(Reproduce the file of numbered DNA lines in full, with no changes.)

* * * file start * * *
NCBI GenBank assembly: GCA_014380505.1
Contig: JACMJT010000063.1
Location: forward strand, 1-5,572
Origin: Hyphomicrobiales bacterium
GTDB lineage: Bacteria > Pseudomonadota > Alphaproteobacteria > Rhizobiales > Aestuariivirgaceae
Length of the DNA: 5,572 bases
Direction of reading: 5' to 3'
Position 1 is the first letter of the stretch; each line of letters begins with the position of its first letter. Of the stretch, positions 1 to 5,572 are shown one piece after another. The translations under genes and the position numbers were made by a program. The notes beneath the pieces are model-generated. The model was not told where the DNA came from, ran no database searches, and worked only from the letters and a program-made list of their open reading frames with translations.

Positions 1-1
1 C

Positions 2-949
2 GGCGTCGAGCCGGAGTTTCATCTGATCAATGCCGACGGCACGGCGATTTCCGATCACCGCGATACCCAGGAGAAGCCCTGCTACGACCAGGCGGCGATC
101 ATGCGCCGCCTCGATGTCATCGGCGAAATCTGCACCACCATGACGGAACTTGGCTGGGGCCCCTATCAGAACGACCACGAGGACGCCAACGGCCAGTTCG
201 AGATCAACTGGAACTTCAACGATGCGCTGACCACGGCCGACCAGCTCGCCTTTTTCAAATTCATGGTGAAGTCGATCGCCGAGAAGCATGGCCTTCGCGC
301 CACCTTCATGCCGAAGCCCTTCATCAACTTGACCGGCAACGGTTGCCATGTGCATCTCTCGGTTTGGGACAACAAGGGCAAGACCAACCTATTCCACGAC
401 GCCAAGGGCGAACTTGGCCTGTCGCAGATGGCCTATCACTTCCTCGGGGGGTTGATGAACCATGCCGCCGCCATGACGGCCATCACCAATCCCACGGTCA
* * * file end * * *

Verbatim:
NCBI GenBank assembly: GCA_014380505.1
Contig: JACMJT010000063.1
Location: forward strand, 1-5,572
Origin: Hyphomicrobiales bacterium
GTDB lineage: Bacteria > Pseudomonadota > Alphaproteobacteria > Rhizobiales > Aestuariivirgaceae
Length of the DNA: 5,572 bases
Direction of reading: 5' to 3'
Position 1 is the first letter of the stretch; each line of letters begins with the position of its first letter. Of the stretch, positions 1 to 5,572 are shown one piece after another. The translations under genes and the position numbers were made by a program. The notes beneath the pieces are model-generated. The model was not told where the DNA came from, ran no database searches, and worked only from the letters and a program-made list of their open reading frames with translations.

Positions 1-1
1 C

Positions 2-949
2 GGCGTCGAGCCGGAGTTTCATCTGATCAATGCCGACGGCACGGCGATTTCCGATCACCGCGATACCCAGGAGAAGCCCTGCTACGACCAGGCGGCGATC
101 ATGCGCCGCCTCGATGTCATCGGCGAAATCTGCACCACCATGACGGAACTTGGCTGGGGCCCCTATCAGAACGACCACGAGGACGCCAACGGCCAGTTCG
201 AGATCAACTGGAACTTCAACGATGCGCTGACCACGGCCGACCAGCTCGCCTTTTTCAAATTCATGGTGAAGTCGATCGCCGAGAAGCATGGCCTTCGCGC
301 CACCTTCATGCCGAAGCCCTTCATCAACTTGACCGGCAACGGTTGCCATGTGCATCTCTCGGTTTGGGACAACAAGGGCAAGACCAACCTATTCCACGAC
401 GCCAAGGGCGAACTTGGCCTGTCGCAGATGGCCTATCACTTCCTCGGGGGGTTGATGAACCATGCCGCCGCCATGACGGCCATCACCAATCCCACGGTCA